Regarding the basics of treatment selection, the treatment algorithm of the liver cancer clinical practice guideline published by the Japanese Society of Hepatology is shown below.

The treatment algorithm for hepatocellular carcinoma (the Japanese Society of Hepatology)

3)Our Surgical Indication

 First of all, the main premise of surgery is that it is technically feasible and oncologically acceptable. Surgery is indicated for cases where i) there is a physical condition that can withstand the surgery, ii) technically complete resection is expected to be possible, and iii) surgery is considered to be meaningful basically depending on the above guidelines. Regarding iii), the idea is almost the same at all institutions, while the idea may differ depending on the institutions regarding i) and ii) due to differences in the experience and skills of the surgeon and the indication criteria for surgery. If you are not satisfied with the treatment offered or have any questions for the other treatment options, we recommend that you get a second opinion.

①Solitary lesion
 Hepatectomy is the first-line treatment for solitary hepatocellular carcinoma, and ablations (such as radiofrequency ablation (RFA)) is recommended as the second-line treatment for cases with a tumor measuring up to 3 cm. Both surgery and ablations are performed with a curative intent, but the larger the tumor diameter, the more difficult the treatment becomes. Recently, increasing number of cases have successfully undergone laparoscopic resection. However, even when choosing laparoscopic resection, the first priority is the safety of surgery, and not all surgery can be performed laparoscopically even for a single tumor.

②Multiple lesions
 For up to 3 tumors, resection or ablations is recommended for tumors with a diameter of 3 cm or less, and resection or transcatheter arterial chemoembolization (TACE) is recommended for cases larger than 3 cm. Since multiple tumors increase the risk of recurrence after treatment, the appropriate treatment should be selected for each individual case. In cases where the number of tumors exceeds 4, it is difficult to cure by resection or ablations, and TACE or chemotherapy is basically selected.

③Tumors with major vascular invasion
 Hepatocellular carcinoma easily invades blood vessels such as portal veins and hepatic veins, and it breaks through the blood vessel wall and begins to grow inside the lumen of the blood vessels (tumor thrombus). Although such advanced hepatocellular carcinoma has poor prognosis, out team has many experiences with aggressive treatment for advanced hepatocarllular carcinoma and favorable outcomes have been achieved.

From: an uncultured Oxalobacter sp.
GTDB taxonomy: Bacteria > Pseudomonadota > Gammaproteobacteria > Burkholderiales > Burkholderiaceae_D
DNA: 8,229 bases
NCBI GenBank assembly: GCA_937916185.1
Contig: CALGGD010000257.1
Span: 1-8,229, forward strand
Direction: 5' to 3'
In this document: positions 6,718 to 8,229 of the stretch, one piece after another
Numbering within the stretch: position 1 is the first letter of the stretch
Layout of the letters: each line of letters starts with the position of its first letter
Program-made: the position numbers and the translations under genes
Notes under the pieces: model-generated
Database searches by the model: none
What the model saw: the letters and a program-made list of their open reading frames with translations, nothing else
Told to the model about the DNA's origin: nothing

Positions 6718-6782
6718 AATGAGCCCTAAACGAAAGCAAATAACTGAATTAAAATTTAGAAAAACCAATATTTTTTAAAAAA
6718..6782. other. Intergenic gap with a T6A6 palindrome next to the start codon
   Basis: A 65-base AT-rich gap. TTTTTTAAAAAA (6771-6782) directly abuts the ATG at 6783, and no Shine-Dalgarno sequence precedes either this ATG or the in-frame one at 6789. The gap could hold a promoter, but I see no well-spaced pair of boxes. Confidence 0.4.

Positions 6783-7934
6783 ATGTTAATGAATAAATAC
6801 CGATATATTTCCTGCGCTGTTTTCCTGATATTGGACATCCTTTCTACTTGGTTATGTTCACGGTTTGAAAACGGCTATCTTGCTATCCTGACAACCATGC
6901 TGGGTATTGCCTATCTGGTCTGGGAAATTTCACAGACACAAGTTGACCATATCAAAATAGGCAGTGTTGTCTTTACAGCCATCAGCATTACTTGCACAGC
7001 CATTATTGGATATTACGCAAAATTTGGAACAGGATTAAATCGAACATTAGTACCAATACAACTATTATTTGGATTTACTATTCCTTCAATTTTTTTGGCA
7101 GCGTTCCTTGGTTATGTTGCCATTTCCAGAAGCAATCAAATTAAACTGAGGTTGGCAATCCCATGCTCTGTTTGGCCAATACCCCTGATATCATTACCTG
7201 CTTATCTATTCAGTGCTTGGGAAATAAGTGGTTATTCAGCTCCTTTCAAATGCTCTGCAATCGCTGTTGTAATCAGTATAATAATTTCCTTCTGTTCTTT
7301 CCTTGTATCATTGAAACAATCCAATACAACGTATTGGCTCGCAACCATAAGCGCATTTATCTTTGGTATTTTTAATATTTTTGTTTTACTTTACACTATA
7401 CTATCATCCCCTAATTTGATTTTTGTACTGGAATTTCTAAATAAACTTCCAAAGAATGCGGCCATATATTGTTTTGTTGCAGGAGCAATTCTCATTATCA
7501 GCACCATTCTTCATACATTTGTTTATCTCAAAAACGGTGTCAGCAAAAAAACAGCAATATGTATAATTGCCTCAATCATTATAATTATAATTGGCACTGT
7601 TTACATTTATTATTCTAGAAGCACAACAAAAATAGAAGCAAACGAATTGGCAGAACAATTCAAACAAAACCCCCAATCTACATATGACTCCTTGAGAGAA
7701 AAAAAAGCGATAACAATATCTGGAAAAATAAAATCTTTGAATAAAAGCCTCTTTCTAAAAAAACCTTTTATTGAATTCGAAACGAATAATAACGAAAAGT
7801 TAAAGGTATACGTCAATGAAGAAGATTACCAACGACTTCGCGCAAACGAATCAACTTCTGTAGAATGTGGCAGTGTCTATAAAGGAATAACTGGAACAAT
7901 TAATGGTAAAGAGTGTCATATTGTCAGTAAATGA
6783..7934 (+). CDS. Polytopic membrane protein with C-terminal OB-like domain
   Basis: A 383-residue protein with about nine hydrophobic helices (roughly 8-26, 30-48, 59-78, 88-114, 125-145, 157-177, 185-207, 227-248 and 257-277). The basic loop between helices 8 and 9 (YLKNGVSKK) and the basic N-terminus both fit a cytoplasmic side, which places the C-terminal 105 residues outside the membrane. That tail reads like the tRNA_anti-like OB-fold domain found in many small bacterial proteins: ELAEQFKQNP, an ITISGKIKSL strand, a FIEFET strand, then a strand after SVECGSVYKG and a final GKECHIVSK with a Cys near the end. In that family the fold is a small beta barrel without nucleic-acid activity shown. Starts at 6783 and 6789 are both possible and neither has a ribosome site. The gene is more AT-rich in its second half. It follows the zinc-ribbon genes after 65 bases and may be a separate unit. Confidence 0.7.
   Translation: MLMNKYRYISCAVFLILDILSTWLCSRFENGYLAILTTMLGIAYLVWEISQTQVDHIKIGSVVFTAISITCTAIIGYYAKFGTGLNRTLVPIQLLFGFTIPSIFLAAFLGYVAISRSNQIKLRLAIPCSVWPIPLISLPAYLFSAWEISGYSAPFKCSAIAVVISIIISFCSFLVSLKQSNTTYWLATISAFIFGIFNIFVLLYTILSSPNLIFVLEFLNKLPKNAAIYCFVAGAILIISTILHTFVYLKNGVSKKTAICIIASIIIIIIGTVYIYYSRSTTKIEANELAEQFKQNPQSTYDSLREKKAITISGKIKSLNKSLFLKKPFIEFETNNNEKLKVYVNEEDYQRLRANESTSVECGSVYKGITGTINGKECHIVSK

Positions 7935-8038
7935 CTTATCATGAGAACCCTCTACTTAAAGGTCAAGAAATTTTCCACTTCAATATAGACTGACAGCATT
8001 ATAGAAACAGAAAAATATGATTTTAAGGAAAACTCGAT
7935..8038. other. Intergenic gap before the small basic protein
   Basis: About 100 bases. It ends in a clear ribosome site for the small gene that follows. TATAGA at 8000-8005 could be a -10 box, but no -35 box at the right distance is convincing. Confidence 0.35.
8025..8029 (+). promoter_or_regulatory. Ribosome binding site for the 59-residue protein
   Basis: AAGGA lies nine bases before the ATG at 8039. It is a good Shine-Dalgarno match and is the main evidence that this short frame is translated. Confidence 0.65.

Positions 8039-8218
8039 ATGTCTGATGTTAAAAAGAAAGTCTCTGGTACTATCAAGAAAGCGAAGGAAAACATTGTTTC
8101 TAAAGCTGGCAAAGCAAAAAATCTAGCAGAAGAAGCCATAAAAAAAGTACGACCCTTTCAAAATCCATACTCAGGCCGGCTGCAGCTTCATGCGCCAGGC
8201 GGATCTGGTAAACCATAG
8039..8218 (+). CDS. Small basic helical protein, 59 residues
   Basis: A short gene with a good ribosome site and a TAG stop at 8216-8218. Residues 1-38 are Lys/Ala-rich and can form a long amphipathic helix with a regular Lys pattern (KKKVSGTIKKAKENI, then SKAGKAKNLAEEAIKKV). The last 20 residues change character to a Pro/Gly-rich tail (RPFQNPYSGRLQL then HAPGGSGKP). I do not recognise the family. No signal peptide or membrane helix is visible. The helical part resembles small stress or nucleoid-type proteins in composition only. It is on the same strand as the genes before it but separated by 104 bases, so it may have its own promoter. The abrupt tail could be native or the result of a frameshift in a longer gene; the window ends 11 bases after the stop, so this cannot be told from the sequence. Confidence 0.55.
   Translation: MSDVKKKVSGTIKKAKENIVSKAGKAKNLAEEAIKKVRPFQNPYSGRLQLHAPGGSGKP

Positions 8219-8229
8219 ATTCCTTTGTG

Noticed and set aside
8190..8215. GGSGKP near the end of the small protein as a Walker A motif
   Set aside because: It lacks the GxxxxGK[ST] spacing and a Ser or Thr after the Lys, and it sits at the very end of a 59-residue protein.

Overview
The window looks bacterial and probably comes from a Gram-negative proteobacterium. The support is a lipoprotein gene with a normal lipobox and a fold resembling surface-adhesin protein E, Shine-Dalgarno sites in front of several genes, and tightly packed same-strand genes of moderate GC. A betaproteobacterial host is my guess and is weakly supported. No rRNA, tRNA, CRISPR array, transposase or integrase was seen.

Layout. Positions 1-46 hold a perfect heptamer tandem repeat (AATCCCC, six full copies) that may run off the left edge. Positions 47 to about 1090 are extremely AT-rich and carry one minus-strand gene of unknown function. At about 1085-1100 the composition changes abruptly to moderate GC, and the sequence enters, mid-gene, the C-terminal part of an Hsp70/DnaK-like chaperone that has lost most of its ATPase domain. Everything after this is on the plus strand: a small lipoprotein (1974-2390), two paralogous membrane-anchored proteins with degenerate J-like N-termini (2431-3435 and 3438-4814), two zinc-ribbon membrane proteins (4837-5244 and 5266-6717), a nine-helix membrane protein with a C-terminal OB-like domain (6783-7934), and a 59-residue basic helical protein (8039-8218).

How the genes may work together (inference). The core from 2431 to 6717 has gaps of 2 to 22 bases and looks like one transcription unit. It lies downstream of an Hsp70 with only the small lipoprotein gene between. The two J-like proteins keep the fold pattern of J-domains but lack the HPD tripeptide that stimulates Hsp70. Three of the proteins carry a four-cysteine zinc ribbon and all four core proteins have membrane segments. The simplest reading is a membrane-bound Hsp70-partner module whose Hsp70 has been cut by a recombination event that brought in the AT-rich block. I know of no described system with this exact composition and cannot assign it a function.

④Treatment of extrahepatic metastases
 Metastasis of hepatocellular carcinoma is common in the lymph nodes, adrenal glands, lungs, bones, and peritoneum. Patients with extrahepatic disease are usually not a candidate for curative resection. However, surgical resection is thought to be effective in selected cases. At out institution, surgery is selected for patients who respond well for systemic/locoregional therapies as a part of multidisciplinary treatment.

⑤Hepatocellular carcinoma with poor hepatic function
 Child-Pugh C patients are not eligible for resection and may be indicated for liver transplantation depending on the tumor conditions. Our team uses a unique criteria for maximum extent of surgery for patients with severe hepatic injury(Kobayashi Y, Shindoh J, HPB 2019), and zero mortality has been achieved in initial hepatectomy for patients with severe hepatic injury (incl. Child-Pugh C) and portal hypertension.

 Here is a summary of my personal series of initial hepatectomy for hepatocellular carcinoma (2014-2017, n=156). Median size of tumor was 32mm (range, 4-180mm), 28.2% of the patients presented multiple lesions, 12% of patients were Child-Pugh B, median value of indocyanine green retention rate at 15 minutes was 17.7% (range, 1.5-62.4%), and 44.9% of patients were cirrhotic. Overall survival rates at 1-year, 3-year, and 5-year were estimated as 88.2%, 72.1%, and 71.0%, respectively for the entire population (median observation period, 39.4 months). Survival outcomes of each stage were shown in the Figure. Approximately 10% points superiority have been maintained in survival outcomes compared to those reported in Japanese nationwide survey in 2013.